KABUL, Afghanistan — Afghan police arrested two British private security contractors and two Afghan colleagues after finding a cache of weapons in their vehicle, an official said Thursday. They are being held pending an investigation into illegal arms transport.
Their detention is the latest trouble for Afghanistan's dozens of private security companies that guard supply convoys, development projects and private businesses. President Hamid Karzai has ordered all the protection companies shut down this year and replaced by a unified government-run protection force.
Police who stopped the contractor's vehicle at a Kabul checkpoint Tuesday found more than two dozen AK-47 rifles in a metal box covered by a blanket, Ministry of Interior spokesman Sediq Sediqi told a press briefing.
All 30 weapons had their serial numbers scratched off and the men had no permits for them, so police arrested all four men on suspicion of illegal arms transport, Sediqi said. He said the case has been sent to Afghanistan's attorney general for investigation.
Authorities also ordered the immediate shutdown of Afghanistan operations of their company, the international security consulting firm GardaWorld, and are questioning other company employees.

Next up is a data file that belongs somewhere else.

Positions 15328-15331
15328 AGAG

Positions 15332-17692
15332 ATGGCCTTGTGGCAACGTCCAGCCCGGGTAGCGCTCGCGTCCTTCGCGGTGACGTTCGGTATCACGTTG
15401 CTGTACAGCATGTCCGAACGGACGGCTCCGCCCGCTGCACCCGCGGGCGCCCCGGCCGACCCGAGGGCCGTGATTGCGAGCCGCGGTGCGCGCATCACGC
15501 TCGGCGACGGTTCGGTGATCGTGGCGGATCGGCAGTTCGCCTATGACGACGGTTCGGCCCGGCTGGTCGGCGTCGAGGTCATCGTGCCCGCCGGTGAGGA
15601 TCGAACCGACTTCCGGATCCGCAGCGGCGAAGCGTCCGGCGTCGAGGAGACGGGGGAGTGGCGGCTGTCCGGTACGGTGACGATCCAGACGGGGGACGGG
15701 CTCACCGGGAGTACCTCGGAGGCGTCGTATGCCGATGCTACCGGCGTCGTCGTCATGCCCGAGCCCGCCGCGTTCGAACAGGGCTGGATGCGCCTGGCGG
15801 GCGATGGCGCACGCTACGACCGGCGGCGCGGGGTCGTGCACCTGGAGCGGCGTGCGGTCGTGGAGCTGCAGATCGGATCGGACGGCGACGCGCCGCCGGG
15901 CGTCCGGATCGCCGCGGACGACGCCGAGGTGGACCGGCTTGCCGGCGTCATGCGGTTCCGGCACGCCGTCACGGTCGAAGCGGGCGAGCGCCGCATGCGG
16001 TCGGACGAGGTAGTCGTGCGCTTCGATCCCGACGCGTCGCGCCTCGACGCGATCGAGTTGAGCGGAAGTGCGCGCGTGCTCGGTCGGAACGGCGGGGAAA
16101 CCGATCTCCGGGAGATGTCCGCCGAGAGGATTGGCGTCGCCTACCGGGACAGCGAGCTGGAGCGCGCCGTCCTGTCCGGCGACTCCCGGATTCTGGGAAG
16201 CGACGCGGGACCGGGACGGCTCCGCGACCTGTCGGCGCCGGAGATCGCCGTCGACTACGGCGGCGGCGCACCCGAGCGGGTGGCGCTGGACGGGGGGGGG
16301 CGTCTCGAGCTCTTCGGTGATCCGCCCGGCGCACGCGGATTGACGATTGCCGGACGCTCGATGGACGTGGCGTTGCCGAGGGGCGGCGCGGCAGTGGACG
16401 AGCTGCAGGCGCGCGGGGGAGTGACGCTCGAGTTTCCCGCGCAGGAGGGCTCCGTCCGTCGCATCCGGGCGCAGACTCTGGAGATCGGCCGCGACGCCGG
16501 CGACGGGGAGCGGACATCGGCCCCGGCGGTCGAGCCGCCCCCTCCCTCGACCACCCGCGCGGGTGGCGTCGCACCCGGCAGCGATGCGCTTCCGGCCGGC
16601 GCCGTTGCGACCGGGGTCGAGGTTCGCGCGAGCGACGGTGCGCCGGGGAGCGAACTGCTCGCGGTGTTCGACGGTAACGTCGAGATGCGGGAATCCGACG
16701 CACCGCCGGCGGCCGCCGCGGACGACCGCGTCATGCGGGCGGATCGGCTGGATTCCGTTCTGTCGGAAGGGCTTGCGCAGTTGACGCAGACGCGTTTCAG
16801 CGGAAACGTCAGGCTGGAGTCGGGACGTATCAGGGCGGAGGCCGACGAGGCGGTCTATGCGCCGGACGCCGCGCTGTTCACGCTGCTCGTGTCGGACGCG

"They have to pay all the dues they owe to the government of Afghanistan, and they cannot operate any more after that," Sediqi said.
GardaWorld had no immediate comment Thursday. The security firm specializes in high-risk areas around the world, with offices in Iraq, Pakistan, Yemen and Haiti.
A spokesman for the British Embassy said it monitoring the case and providing consular services to the two British citizens.
Afghanistan has been scrambling to train guards for its own government security service — called the Afghan Public Protection Force, or APPF — since Karzai late last year ordered all 103 private security companies closed by March 2012.
Karzai has said the private security firms undermine the Afghan police and army forces — creating effective militias that often flout Afghan laws and regulations.
So far, 57 of the private companies have been disbanded, Sediqi said Thursday. Another 46 — half of them Afghan firms and half international — are still operating but officials have vowed to close them by March, according to the Interior Ministry.
The new Afghan force will need to train 25,000 guards needed to take over all the work currently performed by privately contracted guards, according to a U.S. government report released in October.
Recruitment has been slow. As of late last year, the APPF had only about 6,500 guards trained, the same U.S. report said.